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Michael J. Manton and Loredana Warren

Abstract

The Snowy Precipitation Enhancement Research Project (SPERP) was undertaken in winters from May 2005 to June 2009 in the Snowy Mountains region of southeastern Australia. Part I of this paper describes the design and implementation of the project, as well as the characteristics of the key datasets collected during the field phase. The primary analysis in this paper (Part II) shows an unequivocal impact on the targeting of seeding material, with the maximum level of silver in snow samples collected from the primary target area found to be significantly greater in seeded than unseeded experimental units (EUs). A positive but not statistically significant impact on precipitation was found. Further analysis shows that a substantial source of uncertainty in the estimation of the impacts of seeding on precipitation is associated with EUs where the seeding generators operated for relatively few hours. When the analysis is repeated using only EUs with more than 45 generator hours, the increase in precipitation in the primary target area is 14% at the 8% significance level. When applying that analysis to the overall target area, the precipitation increase is 14% at the 3% significance level. A secondary analysis of the ratio of silver to indium in snow supports the hypothesis that seeding material affected the cloud microphysics. Other secondary analyses reveal that seeding had an impact on virtually all of the physical variables examined in a manner consistent with the seeding hypothesis.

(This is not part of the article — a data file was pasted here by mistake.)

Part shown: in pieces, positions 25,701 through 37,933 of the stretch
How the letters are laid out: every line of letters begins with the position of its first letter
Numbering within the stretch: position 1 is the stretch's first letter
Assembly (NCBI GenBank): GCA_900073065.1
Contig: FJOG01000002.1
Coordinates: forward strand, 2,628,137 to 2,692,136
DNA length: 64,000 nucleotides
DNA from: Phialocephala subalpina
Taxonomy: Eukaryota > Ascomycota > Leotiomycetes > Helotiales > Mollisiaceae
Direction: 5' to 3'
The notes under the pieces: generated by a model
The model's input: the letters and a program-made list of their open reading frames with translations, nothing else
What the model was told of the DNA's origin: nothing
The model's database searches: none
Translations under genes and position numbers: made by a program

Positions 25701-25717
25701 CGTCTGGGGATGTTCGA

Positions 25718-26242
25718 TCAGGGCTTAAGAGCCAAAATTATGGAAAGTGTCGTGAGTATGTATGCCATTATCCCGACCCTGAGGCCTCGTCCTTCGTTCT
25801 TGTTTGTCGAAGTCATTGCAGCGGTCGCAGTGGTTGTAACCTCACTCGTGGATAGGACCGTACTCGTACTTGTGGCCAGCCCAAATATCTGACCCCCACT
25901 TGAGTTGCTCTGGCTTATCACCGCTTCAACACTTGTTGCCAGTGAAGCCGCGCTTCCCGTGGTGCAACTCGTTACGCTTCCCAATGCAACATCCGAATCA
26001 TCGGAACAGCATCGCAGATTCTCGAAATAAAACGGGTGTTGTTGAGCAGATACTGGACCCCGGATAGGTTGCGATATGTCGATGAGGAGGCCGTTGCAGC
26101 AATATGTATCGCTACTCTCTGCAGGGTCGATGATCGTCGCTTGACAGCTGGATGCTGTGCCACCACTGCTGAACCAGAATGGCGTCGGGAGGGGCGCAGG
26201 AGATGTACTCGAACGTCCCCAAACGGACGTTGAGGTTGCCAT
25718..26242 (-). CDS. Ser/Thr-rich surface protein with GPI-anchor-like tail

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Michael J. Manton, Loredana Warren, Suzanne L. Kenyon, Andrew D. Peace, Shane P. Bilish, and Karen Kemsley

Abstract

The Snowy Precipitation Enhancement Research Project (SPERP) was undertaken from May 2005 to June 2009 in the Snowy Mountains of southeastern Australia with the aim of enhancing snowfall in westerly flows associated with winter cold fronts. Building on earlier field studies in the region, SPERP was developed as a confirmatory experiment of glaciogenic static seeding using a silver-chloroiodide material dispersed from ground-based generators. Seeding of 5-h experimental units (EUs) was randomized with a seeding ratio of 2:1. A total of 107 EUs were undertaken at suitable times, based on surface and upper-air observations. Indium (III) oxide was released during all EUs for comparison of indium and silver concentrations in snow in seeded and unseeded EUs to test the targeting of seeding material. A network of gauges was deployed at 44 sites across the region to detect whether precipitation was enhanced in a fixed target area of 832 km2, using observations from a fixed control area to estimate the natural precipitation in the target. Additional measurements included integrated supercooled liquid water at a site in the target area and upper-air data from a site upwind of the target.

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